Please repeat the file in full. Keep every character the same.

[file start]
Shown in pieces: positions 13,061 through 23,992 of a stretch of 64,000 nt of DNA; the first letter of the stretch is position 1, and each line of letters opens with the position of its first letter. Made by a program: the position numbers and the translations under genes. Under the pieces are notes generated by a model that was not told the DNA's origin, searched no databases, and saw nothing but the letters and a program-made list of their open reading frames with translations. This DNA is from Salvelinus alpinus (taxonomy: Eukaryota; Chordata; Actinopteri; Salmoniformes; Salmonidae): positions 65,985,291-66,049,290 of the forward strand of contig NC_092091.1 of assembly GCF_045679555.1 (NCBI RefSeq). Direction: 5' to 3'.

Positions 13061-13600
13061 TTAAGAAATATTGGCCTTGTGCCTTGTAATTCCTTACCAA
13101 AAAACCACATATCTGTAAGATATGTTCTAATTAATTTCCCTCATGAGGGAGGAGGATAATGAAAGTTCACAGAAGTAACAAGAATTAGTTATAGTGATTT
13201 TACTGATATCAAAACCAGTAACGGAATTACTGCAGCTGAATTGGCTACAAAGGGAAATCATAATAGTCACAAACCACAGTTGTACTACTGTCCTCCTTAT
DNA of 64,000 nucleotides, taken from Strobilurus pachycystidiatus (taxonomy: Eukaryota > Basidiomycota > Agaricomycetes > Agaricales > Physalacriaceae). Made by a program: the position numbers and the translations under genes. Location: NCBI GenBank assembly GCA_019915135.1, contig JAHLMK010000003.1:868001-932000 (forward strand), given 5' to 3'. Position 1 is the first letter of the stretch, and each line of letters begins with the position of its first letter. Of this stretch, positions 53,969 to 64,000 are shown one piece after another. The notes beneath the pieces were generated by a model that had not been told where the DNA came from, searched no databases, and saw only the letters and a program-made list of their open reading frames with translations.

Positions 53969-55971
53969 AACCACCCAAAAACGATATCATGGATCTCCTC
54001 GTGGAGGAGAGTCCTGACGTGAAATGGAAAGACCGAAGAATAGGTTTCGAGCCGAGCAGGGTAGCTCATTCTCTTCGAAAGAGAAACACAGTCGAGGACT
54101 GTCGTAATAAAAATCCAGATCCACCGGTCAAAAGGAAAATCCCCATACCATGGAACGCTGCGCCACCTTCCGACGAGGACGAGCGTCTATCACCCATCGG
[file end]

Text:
Shown in pieces: positions 13,061 through 23,992 of a stretch of 64,000 nt of DNA; the first letter of the stretch is position 1, and each line of letters opens with the position of its first letter. Made by a program: the position numbers and the translations under genes. Under the pieces are notes generated by a model that was not told the DNA's origin, searched no databases, and saw nothing but the letters and a program-made list of their open reading frames with translations. This DNA is from Salvelinus alpinus (taxonomy: Eukaryota; Chordata; Actinopteri; Salmoniformes; Salmonidae): positions 65,985,291-66,049,290 of the forward strand of contig NC_092091.1 of assembly GCF_045679555.1 (NCBI RefSeq). Direction: 5' to 3'.

Positions 13061-13600
13061 TTAAGAAATATTGGCCTTGTGCCTTGTAATTCCTTACCAA
13101 AAAACCACATATCTGTAAGATATGTTCTAATTAATTTCCCTCATGAGGGAGGAGGATAATGAAAGTTCACAGAAGTAACAAGAATTAGTTATAGTGATTT
13201 TACTGATATCAAAACCAGTAACGGAATTACTGCAGCTGAATTGGCTACAAAGGGAAATCATAATAGTCACAAACCACAGTTGTACTACTGTCCTCCTTAT
DNA of 64,000 nucleotides, taken from Strobilurus pachycystidiatus (taxonomy: Eukaryota > Basidiomycota > Agaricomycetes > Agaricales > Physalacriaceae). Made by a program: the position numbers and the translations under genes. Location: NCBI GenBank assembly GCA_019915135.1, contig JAHLMK010000003.1:868001-932000 (forward strand), given 5' to 3'. Position 1 is the first letter of the stretch, and each line of letters begins with the position of its first letter. Of this stretch, positions 53,969 to 64,000 are shown one piece after another. The notes beneath the pieces were generated by a model that had not been told where the DNA came from, searched no databases, and saw only the letters and a program-made list of their open reading frames with translations.

Positions 53969-55971
53969 AACCACCCAAAAACGATATCATGGATCTCCTC
54001 GTGGAGGAGAGTCCTGACGTGAAATGGAAAGACCGAAGAATAGGTTTCGAGCCGAGCAGGGTAGCTCATTCTCTTCGAAAGAGAAACACAGTCGAGGACT
54101 GTCGTAATAAAAATCCAGATCCACCGGTCAAAAGGAAAATCCCCATACCATGGAACGCTGCGCCACCTTCCGACGAGGACGAGCGTCTATCACCCATCGG